Truex Cullins. April 12, 2022. It is with heavy hearts that we mourn the passing of our co-founder, mentor and dear friend William H Truex Jr., FAIA. Bill passed away peacefully at his Burlington home on April 10 at the age of 85, with his devoted wife Jill Williams by his side.

Bill was a citizen architect in every sense of the word. In 1968, he joined Gene Alexander and founded a new architecture firm, which merged 4 years later with Bill DeGroot and Tom Cullins. From the beginning, the company focused on urban planning and the design of buildings of public utility.

Bill was dedicated to improving communities through architecture. During his career, he designed numerous Red Cross blood centers across the United States and was the lead designer for such notable sites as the United States Coast Guard Station on the Burlington Waterfront, the visitor center at Mount Independence and the Hoehl Visitor Center. at Saint Michael’s College.

His most transformative creation was the Church Street Marketplace. Bill developed the first design concept for the market in the early 1970s. As Chairman of the Burlington Planning Commission, Bill secured the support of Street Commissioner Pat Robins and Senator Patrick Leahy to close a busy downtown thoroughfare and create a new pedestrian core for downtown Burlington. Church Street Marketplace is now listed on the National Register of Historic Places and has been named one of America’s Great Public Spaces by the American Planning Association.

In 2001, Bill was named a Fellow of the American Institute of Architects – one of only four architects in Vermont at the time to earn this distinction.

In a statement released Monday by the mayor’s office, Burlington Mayor Miro Weinberger acknowledged Bill’s lasting contributions to the city. “We lost a real Burlington giant this weekend. Bill Truex had a vision for Church Street Market, inspired by pedestrian plazas across Europe, that fundamentally changed our city for the better,” said Mayor Weinberger. “Bill had a great love and appreciation for this city and I am so grateful for the friendship and support of city initiatives that Bill has generously extended over the past decade.”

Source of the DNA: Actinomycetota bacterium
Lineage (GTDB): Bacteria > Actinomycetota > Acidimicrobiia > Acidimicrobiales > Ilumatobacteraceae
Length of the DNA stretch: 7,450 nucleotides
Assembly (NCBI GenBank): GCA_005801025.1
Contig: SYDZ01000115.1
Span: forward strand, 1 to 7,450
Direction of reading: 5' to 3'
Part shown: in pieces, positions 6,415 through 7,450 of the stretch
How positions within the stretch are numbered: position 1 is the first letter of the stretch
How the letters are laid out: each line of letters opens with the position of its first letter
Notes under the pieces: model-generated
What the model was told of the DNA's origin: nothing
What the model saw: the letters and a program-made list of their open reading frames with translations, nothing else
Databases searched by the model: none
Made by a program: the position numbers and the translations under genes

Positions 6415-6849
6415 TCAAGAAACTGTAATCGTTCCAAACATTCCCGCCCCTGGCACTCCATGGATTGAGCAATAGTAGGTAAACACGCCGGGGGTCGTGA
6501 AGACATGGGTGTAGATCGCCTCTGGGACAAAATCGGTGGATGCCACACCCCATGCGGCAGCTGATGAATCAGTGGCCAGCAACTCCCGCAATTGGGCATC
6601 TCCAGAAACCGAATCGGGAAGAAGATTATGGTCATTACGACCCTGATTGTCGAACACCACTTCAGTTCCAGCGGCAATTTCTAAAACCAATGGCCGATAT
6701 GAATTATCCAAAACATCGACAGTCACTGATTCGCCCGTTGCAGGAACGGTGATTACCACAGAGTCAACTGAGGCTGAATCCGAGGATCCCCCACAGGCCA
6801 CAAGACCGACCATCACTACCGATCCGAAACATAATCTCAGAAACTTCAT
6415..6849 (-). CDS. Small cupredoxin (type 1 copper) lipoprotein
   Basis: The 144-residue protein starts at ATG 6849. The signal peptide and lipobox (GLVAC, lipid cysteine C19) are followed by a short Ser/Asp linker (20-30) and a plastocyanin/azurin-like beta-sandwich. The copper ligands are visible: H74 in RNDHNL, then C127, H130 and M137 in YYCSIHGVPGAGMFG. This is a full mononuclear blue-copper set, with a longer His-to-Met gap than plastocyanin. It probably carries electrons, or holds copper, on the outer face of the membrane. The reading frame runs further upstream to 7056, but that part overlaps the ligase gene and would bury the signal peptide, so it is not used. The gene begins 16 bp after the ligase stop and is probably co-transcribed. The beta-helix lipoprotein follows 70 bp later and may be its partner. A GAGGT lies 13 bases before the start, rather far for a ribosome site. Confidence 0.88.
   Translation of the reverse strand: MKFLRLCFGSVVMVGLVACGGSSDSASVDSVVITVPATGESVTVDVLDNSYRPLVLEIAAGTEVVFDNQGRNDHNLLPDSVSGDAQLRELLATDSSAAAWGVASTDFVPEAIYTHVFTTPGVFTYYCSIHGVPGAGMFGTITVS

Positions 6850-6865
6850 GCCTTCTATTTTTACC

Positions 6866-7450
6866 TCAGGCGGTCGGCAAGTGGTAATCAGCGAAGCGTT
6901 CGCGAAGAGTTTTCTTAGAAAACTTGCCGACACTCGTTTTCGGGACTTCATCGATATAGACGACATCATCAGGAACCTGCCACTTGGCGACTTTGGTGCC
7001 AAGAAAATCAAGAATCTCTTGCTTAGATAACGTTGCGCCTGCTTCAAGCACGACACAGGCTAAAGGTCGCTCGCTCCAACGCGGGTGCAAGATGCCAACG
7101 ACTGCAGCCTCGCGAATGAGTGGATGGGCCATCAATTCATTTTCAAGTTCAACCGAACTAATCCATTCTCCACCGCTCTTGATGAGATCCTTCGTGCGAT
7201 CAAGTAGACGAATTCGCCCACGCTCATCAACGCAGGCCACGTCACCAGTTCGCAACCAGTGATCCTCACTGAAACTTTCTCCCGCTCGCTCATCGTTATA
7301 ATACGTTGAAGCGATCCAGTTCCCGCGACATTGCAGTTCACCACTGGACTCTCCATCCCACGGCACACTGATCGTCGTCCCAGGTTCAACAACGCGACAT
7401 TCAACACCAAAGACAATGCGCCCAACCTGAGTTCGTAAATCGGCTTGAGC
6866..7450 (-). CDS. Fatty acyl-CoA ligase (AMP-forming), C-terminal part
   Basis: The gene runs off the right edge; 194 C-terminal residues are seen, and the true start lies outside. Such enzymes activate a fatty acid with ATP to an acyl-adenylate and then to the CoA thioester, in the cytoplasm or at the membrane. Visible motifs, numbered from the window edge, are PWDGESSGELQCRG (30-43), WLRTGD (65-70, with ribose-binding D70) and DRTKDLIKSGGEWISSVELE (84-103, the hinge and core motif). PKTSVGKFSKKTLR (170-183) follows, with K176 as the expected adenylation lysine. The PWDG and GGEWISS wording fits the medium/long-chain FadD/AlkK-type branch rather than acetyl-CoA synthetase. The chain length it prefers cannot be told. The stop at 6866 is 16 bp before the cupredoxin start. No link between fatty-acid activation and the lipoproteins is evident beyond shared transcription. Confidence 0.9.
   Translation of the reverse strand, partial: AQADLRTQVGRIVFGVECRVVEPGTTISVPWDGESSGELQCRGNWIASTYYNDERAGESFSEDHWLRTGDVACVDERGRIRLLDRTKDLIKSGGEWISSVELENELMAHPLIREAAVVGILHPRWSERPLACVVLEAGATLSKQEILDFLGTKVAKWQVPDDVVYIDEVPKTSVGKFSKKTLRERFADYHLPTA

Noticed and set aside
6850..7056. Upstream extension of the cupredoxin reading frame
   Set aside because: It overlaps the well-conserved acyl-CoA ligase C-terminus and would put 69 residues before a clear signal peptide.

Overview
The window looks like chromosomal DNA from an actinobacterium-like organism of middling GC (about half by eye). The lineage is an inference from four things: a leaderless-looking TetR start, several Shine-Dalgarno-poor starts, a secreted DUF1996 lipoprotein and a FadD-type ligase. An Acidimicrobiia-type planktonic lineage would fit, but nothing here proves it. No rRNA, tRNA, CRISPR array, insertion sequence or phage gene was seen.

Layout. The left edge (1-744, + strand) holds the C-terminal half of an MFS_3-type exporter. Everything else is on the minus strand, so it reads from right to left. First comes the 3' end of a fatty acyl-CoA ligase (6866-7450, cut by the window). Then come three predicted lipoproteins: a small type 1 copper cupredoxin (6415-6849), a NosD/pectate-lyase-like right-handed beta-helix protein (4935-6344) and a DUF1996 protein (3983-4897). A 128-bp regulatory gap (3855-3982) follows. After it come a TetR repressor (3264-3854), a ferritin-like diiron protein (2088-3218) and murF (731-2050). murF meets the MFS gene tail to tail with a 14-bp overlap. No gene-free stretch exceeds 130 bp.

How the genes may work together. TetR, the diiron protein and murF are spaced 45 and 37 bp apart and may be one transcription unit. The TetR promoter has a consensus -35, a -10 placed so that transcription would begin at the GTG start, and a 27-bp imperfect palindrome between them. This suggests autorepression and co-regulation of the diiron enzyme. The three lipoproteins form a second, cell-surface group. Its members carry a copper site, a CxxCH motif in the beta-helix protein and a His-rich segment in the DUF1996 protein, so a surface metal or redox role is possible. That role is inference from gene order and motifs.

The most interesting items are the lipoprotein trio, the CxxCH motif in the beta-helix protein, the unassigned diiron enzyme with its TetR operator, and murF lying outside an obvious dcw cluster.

In addition to his work with the Burlington Planning Commission, Bill has served on countless boards and civic groups, building bridges between the architectural profession and the community. Bill has served as Director of the Preservation Trust of Vermont, Burlington City Arts, and Chairman of the Board of the Lake Champlain Maritime Museum. He has served on the Burlington Design Review Board, the Urban Renewal Agency and the Chittenden County Regional Planning Commission. He has held elected leadership positions in local, regional and national AIA chapters. As Program Director of the New England Area Council’s Vermont AIA Conference, Bill designed and implemented the first group architectural design charette in Vermont history. He was instrumental in the creation of Norwich University’s architecture program and chaired the Advisory Board from its conception to its accreditation. Bill also helped found the Architecture and Building Engineering program at Vermont Technical College and supported that program as an advisor for two decades.

Upon retirement in 2007, Bill embarked on one of his final journeys, sailing America’s “Great Loop”, the Mississippi River and the Intracoastal Waterway on a forty- two feet which is aptly named. Transitions. Most recently, Bill has been involved with the Antique and Classic Boat Society and spearheaded efforts to host this year’s international show in Burlington, scheduled for September 2022.

The architectural firm founded by Bill bears his name, a testament to his legacy. The TruexCullins culture continues to be based on the principles established by Bill: teamwork, respect, community service, a willingness to take bold steps, and a commitment to design excellence.

April 12, 2022, Truex Cullins. Burlington.